And getting an appraisal could be easier than you think. Steve White, an appraiser in Cumming does $10 appraisals once a month or so. There are also online appraisers who will appraise your piece by photos for a small fee.

Step 6 – Follow the Rabbit Trails

This is for the story piece. When you buy an antique, if you have the opportunity to talk to the former owner of the piece, ask as many questions as you can. Where did it come from? How much did they pay for it? Is it a family heirloom? Did it come from another state or country? Do they know of anything special about the piece, marks, etc.? All of this can help you to understand what you have, and you may win a friend in the process!

I once bought a set of bedroom furniture from a woman who had hoped to repair it and found she could not. She told me it had a lot of sentimental value. I saw it on Craigslist and chose it immediately because it had a kind of leg I had never seen. When I asked her about the piece, she told me it had been her grandmothers in the Dominican Republic, and that her grandmother told her it had been in the family for years before her. The pieces turned out to be from the early 1700s, and I might not ever have been able to discover this if I didn’t have the information from the girl who sold it to me.

Step 7 – Study Up

Learn about the periods antique dealers use to identify items. Go online and search “date antique by legs” or change the word “legs” to “feet” or “chair back,” etc. Knowing what William and Mary stretcher bases look like or when and where pieces with barley twist legs were made might help you when you are shopping for pieces in the future.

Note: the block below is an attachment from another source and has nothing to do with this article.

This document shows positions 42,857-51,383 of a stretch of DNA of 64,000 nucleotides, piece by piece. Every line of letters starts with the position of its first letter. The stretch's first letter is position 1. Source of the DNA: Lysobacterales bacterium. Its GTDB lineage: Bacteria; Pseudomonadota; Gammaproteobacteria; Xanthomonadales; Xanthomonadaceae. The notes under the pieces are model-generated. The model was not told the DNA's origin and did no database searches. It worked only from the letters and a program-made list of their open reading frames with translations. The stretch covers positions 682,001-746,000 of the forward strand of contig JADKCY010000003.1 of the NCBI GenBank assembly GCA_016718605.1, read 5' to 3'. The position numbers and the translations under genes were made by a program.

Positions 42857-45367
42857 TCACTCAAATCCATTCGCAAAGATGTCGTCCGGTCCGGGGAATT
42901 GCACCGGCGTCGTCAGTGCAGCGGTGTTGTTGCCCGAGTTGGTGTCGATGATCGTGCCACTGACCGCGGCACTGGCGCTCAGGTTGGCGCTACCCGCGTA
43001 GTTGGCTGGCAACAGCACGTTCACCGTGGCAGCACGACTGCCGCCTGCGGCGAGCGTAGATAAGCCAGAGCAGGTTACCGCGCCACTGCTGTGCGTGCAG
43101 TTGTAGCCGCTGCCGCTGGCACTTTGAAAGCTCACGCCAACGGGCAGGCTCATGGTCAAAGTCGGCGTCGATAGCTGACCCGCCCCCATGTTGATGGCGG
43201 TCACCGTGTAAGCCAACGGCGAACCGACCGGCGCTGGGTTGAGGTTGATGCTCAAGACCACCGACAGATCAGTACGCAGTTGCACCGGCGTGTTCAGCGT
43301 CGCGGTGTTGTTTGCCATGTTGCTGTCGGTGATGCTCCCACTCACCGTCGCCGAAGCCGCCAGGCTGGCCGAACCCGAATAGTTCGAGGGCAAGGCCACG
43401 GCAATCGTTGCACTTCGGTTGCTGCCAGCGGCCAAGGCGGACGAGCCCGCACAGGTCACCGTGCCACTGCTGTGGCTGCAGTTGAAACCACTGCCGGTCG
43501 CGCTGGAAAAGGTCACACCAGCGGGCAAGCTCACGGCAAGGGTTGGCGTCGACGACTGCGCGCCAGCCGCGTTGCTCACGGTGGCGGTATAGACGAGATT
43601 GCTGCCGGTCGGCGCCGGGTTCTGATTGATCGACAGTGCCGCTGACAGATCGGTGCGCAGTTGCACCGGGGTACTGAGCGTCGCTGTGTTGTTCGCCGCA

You can read in a book (again – I would recommend Kovel’s), or you can just look to see what you can find online. If you like to learn, you will find a lot! If you are visually oriented, you might find pages like this one of great interest!

Step 8 - Visit the Queen!

You may decide to leave the study of Queen Anne behind and head over to the Queen of Hearts! It’s a great way to practice what you are learning as you study. Look around for some really old pieces and then get to work. Pick up the piece. Turn it upside down (you may need to ask permission if the piece is bigger or fragile) or look behind it or open the drawers or climb under the table top and have a peek. Smell the wood, check the finish, listen to your gut. The store is a perfect place to do this kind of detective work. You may find something you think is really old, or something you really love. Trust your gut. If you love it, you’re probably right!

Jill Turner is a dealer at the Alpharetta Queen of Hearts and her booth is Art History Story, dealer code AHS, located on Meeting St. She also has a booth, dealer code HOPE on E Bay St. Follow the link to like her on Facebook!